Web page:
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Although these are not the type of moves expected following the holiday roster freeze, two GMs made some minor roster decisions today. The Anaheim Ducks placed forward Kyle Calder on waivers while the Nasville Predators did the same with Dave Scatchard.
Calder skated to the left of Corey Perry and Ryan Getzlaf on the top line however he turned in a sub-par performance. The 32-year-old Calder produced only two assists in 14 games for the Ducks while posting a minus-seven rating.
Scatchard going on waiver may be a surprise to some but with the recent callup and play of rookie Nick Spaling, the veteran became redundant. This move also frees up cap space for the team, albeit not a lot but every dollar counts in this economy.
In 16 games, Scatchard posted five points and a plus-three. The 33-year-old averaged a little under 11 minutes of ice time per game.
It makes one ponder what is in store down the line considering both GMs essentially freed up roster spots. Will it be the kids getting the call ups or will these moves precede trade dominos beginning to fall?
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Some players around the League find themselves at a career crossroad. A crossroad with tough decisions to make regarding ongoing speculation of their final season. Speculation whether to stay on a sinking ship and finish at the bottom of the sea or leaving one’s comfort zone in an attempt to stay on top. Certainly no easy decision for any player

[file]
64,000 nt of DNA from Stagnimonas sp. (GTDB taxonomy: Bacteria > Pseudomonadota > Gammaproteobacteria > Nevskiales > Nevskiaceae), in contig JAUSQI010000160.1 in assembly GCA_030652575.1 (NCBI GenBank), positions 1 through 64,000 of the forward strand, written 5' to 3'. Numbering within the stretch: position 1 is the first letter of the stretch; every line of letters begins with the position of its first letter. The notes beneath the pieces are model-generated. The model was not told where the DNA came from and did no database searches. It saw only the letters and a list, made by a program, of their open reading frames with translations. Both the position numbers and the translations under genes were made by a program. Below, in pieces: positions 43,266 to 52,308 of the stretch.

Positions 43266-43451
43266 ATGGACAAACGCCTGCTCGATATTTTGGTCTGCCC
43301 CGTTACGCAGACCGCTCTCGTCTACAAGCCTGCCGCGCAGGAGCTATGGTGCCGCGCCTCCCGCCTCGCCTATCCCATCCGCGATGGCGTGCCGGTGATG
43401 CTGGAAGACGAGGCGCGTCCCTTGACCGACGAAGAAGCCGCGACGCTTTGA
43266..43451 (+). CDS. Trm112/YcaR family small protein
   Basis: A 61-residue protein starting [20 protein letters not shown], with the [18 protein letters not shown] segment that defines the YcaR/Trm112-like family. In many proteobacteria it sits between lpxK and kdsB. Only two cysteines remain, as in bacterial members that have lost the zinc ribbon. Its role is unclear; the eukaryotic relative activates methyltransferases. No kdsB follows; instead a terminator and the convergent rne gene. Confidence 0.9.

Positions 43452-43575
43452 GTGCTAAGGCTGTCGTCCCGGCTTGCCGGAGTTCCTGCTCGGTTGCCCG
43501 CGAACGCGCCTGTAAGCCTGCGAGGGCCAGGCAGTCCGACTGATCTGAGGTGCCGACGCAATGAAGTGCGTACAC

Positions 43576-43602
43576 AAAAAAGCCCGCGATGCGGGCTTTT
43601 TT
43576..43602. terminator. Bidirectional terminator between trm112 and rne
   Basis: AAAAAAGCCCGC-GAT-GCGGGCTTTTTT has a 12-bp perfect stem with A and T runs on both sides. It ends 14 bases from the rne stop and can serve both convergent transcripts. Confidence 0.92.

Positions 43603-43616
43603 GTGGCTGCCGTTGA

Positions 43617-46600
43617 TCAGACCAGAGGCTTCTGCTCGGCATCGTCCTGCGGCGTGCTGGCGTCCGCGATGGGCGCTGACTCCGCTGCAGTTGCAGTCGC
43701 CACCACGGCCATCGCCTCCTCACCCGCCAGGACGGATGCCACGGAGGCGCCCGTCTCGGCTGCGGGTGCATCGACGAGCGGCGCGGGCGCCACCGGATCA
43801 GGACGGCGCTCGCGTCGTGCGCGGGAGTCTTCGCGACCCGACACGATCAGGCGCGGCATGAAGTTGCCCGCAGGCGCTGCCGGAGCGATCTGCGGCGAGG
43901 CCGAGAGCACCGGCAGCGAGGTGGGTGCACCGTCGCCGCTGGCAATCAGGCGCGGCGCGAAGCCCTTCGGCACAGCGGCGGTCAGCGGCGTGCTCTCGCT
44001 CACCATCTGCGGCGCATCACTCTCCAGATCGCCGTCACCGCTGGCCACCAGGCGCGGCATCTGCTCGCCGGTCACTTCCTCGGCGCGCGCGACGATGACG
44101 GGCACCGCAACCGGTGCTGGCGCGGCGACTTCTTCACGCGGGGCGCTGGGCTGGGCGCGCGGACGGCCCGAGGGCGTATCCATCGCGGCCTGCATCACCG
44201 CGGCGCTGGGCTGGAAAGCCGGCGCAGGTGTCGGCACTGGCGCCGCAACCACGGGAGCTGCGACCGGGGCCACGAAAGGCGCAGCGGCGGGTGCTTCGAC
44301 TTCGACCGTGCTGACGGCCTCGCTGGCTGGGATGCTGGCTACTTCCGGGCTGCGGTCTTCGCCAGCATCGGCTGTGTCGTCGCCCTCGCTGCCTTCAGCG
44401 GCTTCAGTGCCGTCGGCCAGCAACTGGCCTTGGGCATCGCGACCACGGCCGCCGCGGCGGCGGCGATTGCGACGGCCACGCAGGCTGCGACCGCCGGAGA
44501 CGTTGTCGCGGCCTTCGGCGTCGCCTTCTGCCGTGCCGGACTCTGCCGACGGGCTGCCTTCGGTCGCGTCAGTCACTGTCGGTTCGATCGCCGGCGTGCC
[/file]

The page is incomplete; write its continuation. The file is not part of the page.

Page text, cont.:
While Scott Niedermayer ponders his future in hockey he continues another solid year in his famed career. The same cannot be said for the Anaheim Ducks, who sit 13th in the Western Conference despite coming off a come from behind victory against the Colorado Avalanche. The team finds themselves as of this writing a mere five points behind the eighth seed.
The asking price for the captain should be reasonable, as he would strictly be a playoff rental. However, GM Brian Murray can acquire a potential piece or pieces to build for a brighter future in sunny Anaheim.
A quick look around the league shows there are a few teams in need of Niedermayer’s services. At 37, he still is one of the best defensemen in the game and a huge piece for a few teams looking for that extra push into serious cup contention.
Lets take a closer look at which teams could trade for Niedermayer in order to bring home Lord Stanley’s Cup. Even though he already carries four Stanley Cup rings to his credit, every player in this league starts the season with one goal in mind.
…with all that cap room?
With the loan of Michael Nylander to Grand Rapids of the NHL, the Capitals gained financial flexibility which should allow them to acquire some help in areas they deem necessary. As of this writing, the Caps 24 wins lead the League making the average fan ask: How can they possibly get better?
Corey Masisak of The Washington Times lists five speculative picks that would bolster this team as they prepare for a lengthy playoff campaign. As the team stands there is little need for improvement but one could make a case for another top defender.
As we know from our history watching the playoffs, depth is key. The team’s current construction has featured numerous players shifting up and down the teams forward lines as coach Bruce Boudreau dealt with injuries and juggling in order to find the proper mix. Still Masisak believes the most glaring need is this top defenseman. His solution: Scott Niedermayer.